The wave-length in lens specifications is 632.8nm - helium-neon LASER - (Comes from a persistent  neon line --  with low concentrations of a particular element relative to other substances in the source, the number of observable lines decrease with decreasing concentration until only the most persistent remain.  Should have been called a Neon-Helium LASER) but other monochrome light sources are available - LEDs and LED LASERs

Below is an estimation based on the voltage drop which is close to the band gap of a forward biased diode.

l = wave length in nm

Eg = band-gap voltage


 l = \frac{1238}{E_g}

Thus those red LEDs with a 1.9V drop run about 652 nm. (GaAs0.6P0.4)

This appears derived from ,  E_g = \frac{hc}{l}

h = Plank's Constant = 4.13 x 10-15 eV·s
c = speed of light = 2.998 x 108 m/s

Colors of wave lengths

Infrared 710nm and goes down to roughly 2000nm.

The visible range is considered to be roughly 400nm to 710nm.

390nm to 420 is Blue (or Violet),

530nm is green

 Mercury e-line  = 546.07 nm 

589nm - sodium D lines - a doublet - two lines 589.0 and 589.56nm - coherence length 0.59mm (must be one line) (588.9950 and 589.5924)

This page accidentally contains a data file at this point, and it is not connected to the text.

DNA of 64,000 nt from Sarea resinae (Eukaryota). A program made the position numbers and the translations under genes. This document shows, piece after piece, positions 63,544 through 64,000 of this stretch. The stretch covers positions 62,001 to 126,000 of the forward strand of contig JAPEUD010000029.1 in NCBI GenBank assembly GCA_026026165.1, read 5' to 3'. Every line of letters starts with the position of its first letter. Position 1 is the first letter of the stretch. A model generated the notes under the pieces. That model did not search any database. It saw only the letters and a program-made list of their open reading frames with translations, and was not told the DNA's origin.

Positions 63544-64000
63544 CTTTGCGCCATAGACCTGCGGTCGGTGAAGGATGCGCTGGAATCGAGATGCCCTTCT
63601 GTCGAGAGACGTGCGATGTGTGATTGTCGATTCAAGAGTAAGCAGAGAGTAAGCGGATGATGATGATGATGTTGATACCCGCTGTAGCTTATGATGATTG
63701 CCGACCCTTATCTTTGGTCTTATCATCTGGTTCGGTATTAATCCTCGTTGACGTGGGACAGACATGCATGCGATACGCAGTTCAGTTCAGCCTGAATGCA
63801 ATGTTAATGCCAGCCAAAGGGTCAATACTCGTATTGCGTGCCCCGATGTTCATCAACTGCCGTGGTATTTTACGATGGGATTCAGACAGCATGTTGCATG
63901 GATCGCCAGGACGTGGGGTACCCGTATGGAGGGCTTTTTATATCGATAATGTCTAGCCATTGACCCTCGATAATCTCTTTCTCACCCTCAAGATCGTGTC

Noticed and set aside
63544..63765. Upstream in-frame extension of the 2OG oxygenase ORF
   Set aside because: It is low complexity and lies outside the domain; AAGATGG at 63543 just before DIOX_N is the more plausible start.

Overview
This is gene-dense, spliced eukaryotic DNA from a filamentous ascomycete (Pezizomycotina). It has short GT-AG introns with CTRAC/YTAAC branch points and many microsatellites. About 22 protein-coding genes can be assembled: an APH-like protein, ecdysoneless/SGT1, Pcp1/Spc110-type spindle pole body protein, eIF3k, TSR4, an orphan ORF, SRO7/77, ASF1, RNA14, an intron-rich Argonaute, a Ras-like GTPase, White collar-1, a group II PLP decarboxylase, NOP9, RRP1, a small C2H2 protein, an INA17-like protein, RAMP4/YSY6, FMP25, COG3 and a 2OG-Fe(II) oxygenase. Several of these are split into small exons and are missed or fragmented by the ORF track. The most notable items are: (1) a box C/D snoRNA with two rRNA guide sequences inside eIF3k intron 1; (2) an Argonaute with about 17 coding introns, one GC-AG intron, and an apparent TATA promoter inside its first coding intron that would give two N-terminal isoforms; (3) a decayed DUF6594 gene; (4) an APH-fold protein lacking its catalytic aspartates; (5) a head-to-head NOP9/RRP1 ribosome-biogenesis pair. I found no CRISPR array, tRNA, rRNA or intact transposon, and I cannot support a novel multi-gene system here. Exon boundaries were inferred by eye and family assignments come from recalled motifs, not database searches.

600nm to 710nm is considered red.

632.8nm - helium-neon LASER - neon - bandwidth about 0.002 nm  compared to LED bandwidth  of 24-27nm - 10,000 wider.

Refractive Indexes 632nm

Fused silica 1.457

Fused Quartz 1.46

Zerodur 1.542

Borofloat 1.472

Clearceram-Z  1.54

ULE 1.48

N-BK7 1.51

Water ~ 1.33

Coherence time and Length

Example of Coherence Length
Sodium vapor lamp yellow "D" line
• λ = 589 nm and line-width 5.1x1011 Hz
• Thus coherence time and length is

Coherence Length

The mercury line at 546.1 is .3mm ??  varies greatly with tube pressure

Coherence length test

A pen LASER has a coherence length of about 10mm - because the slide is thinner there is an interference pattern on the screen.  If in place of the slide there was a 15mm optical parallel - the pattern fails.



Bath Interferometer